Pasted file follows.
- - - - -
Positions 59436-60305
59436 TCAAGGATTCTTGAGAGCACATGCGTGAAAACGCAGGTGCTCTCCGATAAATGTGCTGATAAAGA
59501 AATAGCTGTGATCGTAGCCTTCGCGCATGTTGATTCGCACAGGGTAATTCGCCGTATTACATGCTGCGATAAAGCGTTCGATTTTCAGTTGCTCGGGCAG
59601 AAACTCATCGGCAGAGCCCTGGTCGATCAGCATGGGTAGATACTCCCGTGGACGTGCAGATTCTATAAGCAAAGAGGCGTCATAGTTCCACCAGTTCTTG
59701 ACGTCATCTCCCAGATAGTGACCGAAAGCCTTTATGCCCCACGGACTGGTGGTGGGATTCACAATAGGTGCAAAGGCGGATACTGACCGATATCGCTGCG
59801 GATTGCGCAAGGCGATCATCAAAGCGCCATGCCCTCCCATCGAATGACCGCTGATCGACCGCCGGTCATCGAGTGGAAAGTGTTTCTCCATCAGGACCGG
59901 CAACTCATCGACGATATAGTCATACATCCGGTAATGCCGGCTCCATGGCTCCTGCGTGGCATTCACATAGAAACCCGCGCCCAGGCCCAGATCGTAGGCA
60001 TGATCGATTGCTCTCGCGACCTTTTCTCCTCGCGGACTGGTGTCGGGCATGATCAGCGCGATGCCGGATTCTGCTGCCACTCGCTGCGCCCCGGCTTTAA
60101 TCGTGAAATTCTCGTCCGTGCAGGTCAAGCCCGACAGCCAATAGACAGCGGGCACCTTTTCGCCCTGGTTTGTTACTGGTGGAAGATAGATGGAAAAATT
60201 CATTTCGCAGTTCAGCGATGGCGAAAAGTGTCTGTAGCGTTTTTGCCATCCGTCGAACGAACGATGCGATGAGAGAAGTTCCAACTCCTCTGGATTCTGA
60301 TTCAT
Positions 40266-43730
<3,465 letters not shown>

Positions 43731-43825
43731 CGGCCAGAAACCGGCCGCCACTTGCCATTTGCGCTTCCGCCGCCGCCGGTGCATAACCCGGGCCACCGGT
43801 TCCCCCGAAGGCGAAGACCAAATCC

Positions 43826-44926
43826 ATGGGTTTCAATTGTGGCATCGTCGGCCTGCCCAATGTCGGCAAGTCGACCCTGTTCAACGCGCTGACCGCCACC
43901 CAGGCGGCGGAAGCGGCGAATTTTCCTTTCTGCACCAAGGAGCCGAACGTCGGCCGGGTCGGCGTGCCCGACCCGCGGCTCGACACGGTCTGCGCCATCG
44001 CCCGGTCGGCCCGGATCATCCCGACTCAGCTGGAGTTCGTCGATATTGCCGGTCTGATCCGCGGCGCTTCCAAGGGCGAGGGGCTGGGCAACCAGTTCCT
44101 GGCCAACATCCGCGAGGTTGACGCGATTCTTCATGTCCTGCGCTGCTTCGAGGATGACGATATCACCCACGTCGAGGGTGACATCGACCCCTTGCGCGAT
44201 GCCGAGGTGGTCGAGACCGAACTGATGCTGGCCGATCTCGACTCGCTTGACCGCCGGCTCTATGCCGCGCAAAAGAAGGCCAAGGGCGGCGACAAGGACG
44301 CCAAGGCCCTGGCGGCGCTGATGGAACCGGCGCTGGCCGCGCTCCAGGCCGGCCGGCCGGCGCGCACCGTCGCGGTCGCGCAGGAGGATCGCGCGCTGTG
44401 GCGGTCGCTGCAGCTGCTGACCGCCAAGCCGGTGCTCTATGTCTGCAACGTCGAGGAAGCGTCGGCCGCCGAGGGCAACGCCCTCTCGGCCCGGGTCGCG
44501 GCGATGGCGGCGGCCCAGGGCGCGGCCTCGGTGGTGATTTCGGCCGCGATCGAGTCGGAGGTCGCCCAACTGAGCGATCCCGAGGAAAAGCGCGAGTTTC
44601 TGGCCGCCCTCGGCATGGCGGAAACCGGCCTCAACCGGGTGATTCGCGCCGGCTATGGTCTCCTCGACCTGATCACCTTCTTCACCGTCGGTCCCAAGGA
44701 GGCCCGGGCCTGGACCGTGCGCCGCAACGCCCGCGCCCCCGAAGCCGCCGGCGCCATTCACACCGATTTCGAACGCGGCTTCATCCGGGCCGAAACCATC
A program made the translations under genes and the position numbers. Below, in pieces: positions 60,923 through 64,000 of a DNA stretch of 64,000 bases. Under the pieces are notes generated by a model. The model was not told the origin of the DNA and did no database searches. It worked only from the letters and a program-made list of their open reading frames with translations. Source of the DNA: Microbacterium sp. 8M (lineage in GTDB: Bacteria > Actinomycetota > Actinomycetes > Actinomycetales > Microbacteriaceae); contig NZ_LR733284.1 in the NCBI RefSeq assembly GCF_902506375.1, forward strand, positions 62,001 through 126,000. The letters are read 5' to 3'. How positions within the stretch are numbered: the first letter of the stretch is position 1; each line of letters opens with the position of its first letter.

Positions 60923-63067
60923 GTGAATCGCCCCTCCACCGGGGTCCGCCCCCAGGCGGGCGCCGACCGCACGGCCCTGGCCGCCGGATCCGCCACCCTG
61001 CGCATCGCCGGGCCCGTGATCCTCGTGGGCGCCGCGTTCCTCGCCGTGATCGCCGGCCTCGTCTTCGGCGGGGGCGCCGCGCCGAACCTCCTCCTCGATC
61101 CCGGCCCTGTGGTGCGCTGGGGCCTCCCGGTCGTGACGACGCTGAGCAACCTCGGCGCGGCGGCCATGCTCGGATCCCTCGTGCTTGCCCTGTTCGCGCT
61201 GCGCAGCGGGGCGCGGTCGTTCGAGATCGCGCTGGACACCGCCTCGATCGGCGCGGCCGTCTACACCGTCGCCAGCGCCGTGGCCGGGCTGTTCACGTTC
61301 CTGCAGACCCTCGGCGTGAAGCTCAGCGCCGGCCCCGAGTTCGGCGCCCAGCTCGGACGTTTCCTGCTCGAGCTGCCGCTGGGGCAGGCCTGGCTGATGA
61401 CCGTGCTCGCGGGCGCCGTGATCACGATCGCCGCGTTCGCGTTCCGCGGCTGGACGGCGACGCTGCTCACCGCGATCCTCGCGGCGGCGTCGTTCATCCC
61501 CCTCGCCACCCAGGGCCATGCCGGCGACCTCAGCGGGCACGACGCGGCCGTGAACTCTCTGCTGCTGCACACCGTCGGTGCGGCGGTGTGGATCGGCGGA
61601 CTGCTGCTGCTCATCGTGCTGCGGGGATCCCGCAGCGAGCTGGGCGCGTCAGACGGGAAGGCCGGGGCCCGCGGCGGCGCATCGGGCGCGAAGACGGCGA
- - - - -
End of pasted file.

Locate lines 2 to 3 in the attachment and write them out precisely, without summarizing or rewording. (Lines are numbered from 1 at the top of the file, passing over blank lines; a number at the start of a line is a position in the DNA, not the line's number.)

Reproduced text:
59436 TCAAGGATTCTTGAGAGCACATGCGTGAAAACGCAGGTGCTCTCCGATAAATGTGCTGATAAAGA
59501 AATAGCTGTGATCGTAGCCTTCGCGCATGTTGATTCGCACAGGGTAATTCGCCGTATTACATGCTGCGATAAAGCGTTCGATTTTCAGTTGCTCGGGCAG